But Williams didn’t back away. “The suggestion you made was about a lack of work ethic,” he told Gingrich. “It sounds as if you are seeking to belittle people.” The crowd booed Williams lustily, and Gingrich got a special twinkle in his eye. He looked at Williams like he was a soon-to-be ex-wife.

“First of all, Juan” – and there was a slight cheer when the former speaker called the Pulitzer Prize winner “Juan” – “the fact is that more people have been put on food stamps by Barack Obama than any president in American history. I know among the politically correct you’re not supposed to use facts that are uncomfortable.

“Second, you’re the one who earlier raised a key point,” he continued. “The area that ought to be I-73 was called by Barack Obama a corridor of shame because of unemployment. Has it improved in three years? No — they haven’t built the road, they haven’t helped the people, they haven’t done anything. I’m going to continue to help poor people learn how to get a job, learn how to get a better job, and someday learn how to own the job.” The crowd jumped to its feet screaming “Newt! Newt! Newt!” Fox cut to a commercial.

Where to start? Of course Obama hasn’t “put” anyone on food stamps. The Bush economy nearly doubled the poverty rate...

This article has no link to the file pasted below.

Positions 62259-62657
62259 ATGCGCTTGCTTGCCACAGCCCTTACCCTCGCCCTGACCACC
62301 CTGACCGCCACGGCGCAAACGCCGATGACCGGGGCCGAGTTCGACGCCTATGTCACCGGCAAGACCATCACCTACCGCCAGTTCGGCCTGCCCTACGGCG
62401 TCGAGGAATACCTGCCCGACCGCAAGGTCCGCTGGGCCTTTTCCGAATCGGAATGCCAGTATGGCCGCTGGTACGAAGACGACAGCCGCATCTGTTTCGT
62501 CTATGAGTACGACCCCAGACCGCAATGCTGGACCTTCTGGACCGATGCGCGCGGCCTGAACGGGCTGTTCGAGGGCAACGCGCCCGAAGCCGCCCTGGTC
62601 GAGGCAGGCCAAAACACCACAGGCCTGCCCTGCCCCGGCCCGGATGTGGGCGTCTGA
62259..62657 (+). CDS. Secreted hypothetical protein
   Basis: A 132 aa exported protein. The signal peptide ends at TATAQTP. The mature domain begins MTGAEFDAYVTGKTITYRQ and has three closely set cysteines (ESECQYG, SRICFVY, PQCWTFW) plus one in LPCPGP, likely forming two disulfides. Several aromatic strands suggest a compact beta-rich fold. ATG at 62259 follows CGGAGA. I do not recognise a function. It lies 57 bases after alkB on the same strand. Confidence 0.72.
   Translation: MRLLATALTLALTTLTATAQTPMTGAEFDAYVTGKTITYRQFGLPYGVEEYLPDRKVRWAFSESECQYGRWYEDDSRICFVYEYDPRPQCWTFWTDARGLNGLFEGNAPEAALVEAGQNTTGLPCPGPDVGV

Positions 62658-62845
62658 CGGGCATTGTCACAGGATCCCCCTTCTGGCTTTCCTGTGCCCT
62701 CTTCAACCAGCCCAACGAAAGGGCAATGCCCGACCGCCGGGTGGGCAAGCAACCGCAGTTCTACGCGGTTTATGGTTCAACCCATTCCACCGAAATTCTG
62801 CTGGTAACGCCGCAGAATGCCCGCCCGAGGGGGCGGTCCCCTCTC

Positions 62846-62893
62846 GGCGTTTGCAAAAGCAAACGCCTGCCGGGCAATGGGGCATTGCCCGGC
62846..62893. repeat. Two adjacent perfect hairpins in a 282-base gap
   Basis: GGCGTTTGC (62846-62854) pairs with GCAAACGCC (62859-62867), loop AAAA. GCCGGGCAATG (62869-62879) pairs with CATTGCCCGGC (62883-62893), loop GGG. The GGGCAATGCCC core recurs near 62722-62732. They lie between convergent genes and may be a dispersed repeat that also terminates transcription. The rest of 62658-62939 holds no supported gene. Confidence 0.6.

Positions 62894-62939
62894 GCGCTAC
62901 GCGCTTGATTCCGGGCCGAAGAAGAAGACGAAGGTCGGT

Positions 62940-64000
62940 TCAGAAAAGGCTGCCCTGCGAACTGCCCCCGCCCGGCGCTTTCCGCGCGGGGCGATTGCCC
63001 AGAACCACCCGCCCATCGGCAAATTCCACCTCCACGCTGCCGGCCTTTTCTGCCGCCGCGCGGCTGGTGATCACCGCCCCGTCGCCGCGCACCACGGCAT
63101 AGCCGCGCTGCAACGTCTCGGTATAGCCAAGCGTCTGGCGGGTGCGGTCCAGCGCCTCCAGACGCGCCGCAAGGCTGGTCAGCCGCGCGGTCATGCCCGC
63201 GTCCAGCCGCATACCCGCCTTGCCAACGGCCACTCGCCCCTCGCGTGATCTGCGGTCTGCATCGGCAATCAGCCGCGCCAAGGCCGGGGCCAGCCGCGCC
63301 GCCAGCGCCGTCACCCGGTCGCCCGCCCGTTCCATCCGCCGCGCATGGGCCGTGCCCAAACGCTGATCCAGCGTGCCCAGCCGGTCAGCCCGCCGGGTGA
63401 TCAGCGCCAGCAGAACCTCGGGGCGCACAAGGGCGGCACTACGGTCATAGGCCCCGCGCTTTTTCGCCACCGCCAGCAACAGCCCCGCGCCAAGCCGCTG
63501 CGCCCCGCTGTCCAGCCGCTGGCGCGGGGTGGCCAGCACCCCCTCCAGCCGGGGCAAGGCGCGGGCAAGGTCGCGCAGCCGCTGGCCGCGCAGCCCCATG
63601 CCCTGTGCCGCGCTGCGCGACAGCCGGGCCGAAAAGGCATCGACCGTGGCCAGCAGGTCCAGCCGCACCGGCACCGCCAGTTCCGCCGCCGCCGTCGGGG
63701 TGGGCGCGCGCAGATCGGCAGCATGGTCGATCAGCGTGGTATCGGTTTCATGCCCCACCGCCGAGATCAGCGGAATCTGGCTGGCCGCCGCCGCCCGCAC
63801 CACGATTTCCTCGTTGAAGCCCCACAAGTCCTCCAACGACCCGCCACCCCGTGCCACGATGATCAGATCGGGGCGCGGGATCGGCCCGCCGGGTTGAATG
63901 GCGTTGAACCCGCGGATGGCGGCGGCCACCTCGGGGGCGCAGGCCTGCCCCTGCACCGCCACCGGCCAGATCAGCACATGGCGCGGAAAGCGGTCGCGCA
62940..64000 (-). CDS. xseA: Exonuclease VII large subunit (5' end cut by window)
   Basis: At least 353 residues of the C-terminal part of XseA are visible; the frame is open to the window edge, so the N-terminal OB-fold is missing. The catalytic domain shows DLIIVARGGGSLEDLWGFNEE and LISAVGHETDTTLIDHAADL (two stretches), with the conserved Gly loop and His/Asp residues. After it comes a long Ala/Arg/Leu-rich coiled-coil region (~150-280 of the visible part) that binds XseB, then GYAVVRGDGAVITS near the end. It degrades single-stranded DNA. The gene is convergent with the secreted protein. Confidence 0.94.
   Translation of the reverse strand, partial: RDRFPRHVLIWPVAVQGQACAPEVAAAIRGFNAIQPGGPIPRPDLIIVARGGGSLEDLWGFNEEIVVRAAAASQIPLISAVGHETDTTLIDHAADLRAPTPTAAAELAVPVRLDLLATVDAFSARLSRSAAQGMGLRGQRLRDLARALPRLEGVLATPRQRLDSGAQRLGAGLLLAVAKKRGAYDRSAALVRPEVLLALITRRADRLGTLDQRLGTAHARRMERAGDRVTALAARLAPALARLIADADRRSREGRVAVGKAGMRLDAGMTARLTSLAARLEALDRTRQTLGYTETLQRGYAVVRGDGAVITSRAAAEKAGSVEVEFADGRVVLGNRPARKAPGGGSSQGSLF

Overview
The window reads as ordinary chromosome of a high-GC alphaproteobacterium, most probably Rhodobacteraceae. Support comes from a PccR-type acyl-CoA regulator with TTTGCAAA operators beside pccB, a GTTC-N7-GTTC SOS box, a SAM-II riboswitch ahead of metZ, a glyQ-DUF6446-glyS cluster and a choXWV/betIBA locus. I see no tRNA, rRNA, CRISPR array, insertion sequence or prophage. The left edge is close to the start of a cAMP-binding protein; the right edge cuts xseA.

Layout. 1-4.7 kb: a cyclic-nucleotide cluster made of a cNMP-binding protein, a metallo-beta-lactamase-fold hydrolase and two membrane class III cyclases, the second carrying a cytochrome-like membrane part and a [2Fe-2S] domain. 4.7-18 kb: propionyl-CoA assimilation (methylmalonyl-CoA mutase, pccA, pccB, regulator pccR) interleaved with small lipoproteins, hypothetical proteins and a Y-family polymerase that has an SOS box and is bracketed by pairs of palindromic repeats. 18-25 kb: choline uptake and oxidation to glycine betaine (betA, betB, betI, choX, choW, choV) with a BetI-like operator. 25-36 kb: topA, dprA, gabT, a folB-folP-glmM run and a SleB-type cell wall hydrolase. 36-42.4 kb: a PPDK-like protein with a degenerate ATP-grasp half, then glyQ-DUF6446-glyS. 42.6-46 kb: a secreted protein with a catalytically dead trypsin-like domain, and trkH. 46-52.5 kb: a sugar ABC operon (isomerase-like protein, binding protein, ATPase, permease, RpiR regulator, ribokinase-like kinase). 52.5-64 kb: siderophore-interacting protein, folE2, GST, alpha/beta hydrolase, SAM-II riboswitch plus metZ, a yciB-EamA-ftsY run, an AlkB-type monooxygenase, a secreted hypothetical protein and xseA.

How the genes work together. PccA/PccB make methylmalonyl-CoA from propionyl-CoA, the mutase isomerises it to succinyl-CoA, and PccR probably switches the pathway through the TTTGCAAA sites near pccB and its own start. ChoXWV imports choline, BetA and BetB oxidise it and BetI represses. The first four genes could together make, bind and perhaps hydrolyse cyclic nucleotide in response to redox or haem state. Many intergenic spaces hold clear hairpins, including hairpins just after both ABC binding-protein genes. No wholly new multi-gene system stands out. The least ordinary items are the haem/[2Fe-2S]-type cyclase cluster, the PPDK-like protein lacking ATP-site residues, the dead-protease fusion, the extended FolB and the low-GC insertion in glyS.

The Story of Juan
Juan Williams was a sometimes-controversial star at NPR until an inflammatory comment about Muslims sent him further into the arms of Fox News. A look at his career through the eyes of several old and skeptical colleagues.
By David Margolick
Vanity Fair
Jan. 18, 2012

A graduate of Haverford College, Williams launched his journalistic career at The Washington Post, which he joined as an intern in 1976. He was clearly talented and ambitious, but many thought his life there additionally charmed because of his friendship with Donald Graham, son of the publisher, who, having once been a cop in D.C., took a liking to Williams. (Asked whether he’d ever paved Williams’s way or, later, gotten him out of scrapes, Graham replied, “The answer is no—N.O.”)

Williams won praise for his willingness to cover rough parts of town and take on liberal black icons like Mayor Marion Barry long before scandals brought him down, thereby incurring charges of disloyalty from Barry and betrayal from the black mainstream. In 1980, he began writing for the Post editorial page. That December, at a convention for black conservatives in San Francisco, he met 32-year-old Clarence Thomas, then an assistant to Senator John Danforth of Missouri. An op-ed column Williams wrote praising Thomas—whose conservatism was, Williams wrote, “born of the same personal anger at racism that fired the militants of the 1960s”—called him to the attention of the Reagan administration, which led to his first presidential appointment, which effectively led to the Supreme Court. (In 1987, by which point Thomas headed the Equal Employment Opportunity Commission, Williams profiled him in The Atlantic. The notoriously wary, reclusive Thomas opened up to him: what resulted was by far the most probing and insightful piece about him ever written. Williams and Thomas have remained friends and still lunch together occasionally; Thomas attended Williams’s 50th-birthday party.)